How do you appeal your disability denial in Ohio?
If you have received a Social Security denial notice in Ohio, you should immediately contact your local Social Security office if you do not have a representative. Doing so will put them on notice to send you the appropriate appeal forms.
If you filed a disability application in Ohio and have been denied, your first appeal will be something called a "request for reconsideration". To Learn more about the reconsideration appeal, you may wish to visit one of the following two pages:
If you have already filed a reconsideration appeal and this has been denied (which is not unexpected since the rate of denial on reconsiderations is usually higher than for initial claims--nationally, about 85 percent of reconsideration appeals are denied, while in Ohio the reconsideration denial rate is 89 percent), then the appeal that will be filed will be a request for hearing before an administrative law judge.
To Learn more about the hearing appeal, you may wish to visit one of the following two pages:
Of course, if you have a representative--either a disability lawyer or a non-attorney disability representative--they will be notified of your denial and they should file your disability appeal paperwork for you. After filing your appeal, your representative will typically keep a copy of the appeal for their file and also mail a copy to you for your own personal records.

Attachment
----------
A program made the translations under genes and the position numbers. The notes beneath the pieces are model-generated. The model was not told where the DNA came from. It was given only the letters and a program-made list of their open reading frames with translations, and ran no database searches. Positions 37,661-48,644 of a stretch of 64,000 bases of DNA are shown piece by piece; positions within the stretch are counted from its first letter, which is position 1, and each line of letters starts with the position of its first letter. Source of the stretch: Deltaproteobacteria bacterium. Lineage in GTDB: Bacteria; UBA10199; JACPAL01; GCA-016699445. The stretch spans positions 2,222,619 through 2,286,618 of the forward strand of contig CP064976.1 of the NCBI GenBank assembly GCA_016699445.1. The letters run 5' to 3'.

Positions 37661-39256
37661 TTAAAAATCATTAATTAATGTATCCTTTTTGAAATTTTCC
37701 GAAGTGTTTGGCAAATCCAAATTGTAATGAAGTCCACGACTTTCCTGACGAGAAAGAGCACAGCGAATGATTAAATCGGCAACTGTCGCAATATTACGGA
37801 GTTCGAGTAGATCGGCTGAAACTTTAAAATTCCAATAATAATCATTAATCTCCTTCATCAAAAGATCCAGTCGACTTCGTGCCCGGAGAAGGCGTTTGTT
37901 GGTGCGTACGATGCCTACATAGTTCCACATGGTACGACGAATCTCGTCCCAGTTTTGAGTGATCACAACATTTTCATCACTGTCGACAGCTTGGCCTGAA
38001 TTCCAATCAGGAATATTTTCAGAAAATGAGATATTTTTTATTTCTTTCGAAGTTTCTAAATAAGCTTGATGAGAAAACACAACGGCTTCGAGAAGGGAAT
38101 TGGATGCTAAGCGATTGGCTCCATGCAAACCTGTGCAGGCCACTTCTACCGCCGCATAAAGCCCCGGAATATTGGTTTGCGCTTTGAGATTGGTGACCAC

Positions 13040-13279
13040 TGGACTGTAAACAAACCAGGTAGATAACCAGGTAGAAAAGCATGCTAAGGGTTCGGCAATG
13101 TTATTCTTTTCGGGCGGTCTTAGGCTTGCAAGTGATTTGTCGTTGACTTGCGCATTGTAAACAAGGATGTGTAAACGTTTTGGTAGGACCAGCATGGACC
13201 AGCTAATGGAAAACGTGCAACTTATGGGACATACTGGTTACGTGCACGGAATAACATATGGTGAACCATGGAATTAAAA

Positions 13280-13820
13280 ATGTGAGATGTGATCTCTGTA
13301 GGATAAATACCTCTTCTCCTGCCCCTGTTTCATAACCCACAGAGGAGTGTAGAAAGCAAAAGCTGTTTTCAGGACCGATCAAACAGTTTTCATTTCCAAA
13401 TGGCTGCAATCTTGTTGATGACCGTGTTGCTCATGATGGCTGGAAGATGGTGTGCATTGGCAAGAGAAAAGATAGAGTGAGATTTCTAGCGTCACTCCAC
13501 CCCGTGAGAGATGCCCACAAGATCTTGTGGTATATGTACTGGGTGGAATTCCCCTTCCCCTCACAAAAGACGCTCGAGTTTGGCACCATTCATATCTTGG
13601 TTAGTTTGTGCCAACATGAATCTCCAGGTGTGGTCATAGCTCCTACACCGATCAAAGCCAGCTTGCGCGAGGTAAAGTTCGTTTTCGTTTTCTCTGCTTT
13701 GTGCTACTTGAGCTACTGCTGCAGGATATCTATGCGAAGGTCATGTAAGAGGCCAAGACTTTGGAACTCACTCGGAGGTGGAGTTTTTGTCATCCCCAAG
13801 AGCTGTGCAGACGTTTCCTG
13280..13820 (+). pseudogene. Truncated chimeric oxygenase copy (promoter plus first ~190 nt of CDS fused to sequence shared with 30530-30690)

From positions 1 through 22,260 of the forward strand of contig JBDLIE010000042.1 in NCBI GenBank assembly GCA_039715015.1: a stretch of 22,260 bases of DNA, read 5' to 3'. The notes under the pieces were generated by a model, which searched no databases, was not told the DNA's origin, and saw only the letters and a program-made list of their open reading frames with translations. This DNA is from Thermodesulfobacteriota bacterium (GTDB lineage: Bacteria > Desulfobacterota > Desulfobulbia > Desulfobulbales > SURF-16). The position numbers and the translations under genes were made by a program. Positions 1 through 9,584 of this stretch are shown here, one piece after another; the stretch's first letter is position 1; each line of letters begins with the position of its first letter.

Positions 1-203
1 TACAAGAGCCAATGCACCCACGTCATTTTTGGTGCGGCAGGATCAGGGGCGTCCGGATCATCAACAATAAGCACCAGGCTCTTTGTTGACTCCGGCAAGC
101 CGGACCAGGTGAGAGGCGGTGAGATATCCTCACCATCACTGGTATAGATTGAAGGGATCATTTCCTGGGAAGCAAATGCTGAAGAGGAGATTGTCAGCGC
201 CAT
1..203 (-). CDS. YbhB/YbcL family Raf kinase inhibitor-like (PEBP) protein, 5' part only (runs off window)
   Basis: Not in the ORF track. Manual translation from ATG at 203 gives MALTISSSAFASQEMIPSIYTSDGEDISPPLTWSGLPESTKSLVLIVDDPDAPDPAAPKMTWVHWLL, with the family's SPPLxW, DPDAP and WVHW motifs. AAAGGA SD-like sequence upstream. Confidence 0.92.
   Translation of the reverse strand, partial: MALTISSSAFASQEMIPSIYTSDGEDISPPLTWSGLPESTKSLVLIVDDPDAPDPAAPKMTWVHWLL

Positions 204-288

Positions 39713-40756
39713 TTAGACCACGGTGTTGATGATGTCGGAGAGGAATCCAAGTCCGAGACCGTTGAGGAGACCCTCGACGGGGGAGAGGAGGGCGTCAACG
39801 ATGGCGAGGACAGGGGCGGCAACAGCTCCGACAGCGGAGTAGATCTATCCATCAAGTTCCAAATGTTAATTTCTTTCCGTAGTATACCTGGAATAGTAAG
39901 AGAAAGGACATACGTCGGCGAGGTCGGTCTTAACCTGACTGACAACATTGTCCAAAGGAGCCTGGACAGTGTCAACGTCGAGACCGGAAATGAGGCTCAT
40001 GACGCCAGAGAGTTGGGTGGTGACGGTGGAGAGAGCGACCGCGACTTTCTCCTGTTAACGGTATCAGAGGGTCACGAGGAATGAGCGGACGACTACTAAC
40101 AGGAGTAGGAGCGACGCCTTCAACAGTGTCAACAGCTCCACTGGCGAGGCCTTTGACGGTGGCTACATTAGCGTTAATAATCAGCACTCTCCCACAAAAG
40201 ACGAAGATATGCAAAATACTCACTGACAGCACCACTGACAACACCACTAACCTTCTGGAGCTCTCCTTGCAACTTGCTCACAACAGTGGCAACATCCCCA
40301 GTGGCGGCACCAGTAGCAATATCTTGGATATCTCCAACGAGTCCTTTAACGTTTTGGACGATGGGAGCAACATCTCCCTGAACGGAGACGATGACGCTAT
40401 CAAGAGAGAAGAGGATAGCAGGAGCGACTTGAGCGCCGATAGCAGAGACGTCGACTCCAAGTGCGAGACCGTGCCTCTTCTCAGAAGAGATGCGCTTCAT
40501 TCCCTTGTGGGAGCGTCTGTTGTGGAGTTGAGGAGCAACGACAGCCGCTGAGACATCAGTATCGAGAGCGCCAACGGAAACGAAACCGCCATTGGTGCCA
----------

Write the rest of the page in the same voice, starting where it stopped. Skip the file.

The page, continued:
After the appeal has been submitted, the representative will be notified by SSA that the appeal has been received in the form of a notice of acknowledgement. If SSA does not send an acknowledgement notice, the representative may do a follow status call to verify that the appeal was received.
If you do not have a disability representative in Ohio, as was stated, Social Security will mail the proper appeals forms for you to fill out and return. You may also go to your local Social Security office to fill out your appeal paperwork.
Just a reminder -- if you have requested that your appeal paperwork be mailed to you and you have not received that paperwork within a reasonable amount of time, and you are also not represented, you should contact Social Security. It does occasionally happen that paperwork is lost or does not arrive where it is intended. This, of course, can result in an expired appeal deadline, which can result in a claimant being forced to file a brand new claim.
Not only does the filing of a new disability application in Ohio consume valuable time, it also changes the filing date which can potentially result in lost eligibility for thousands of dollars in disability back pay.
Remember that you must return your paperwork within the sixty-five day appeal period (sixty days plus five days for mailing) or you may have to begin the disability process all over.
About the Author: Tim Moore is a former Social Security Disability Examiner in North Carolina, has been interviewed by the NY Times and the LA Times on the disability system, and is an Accredited Disability Representative (ADR) in North Carolina. For assistance on a disability application or Appeal in NC, click here.
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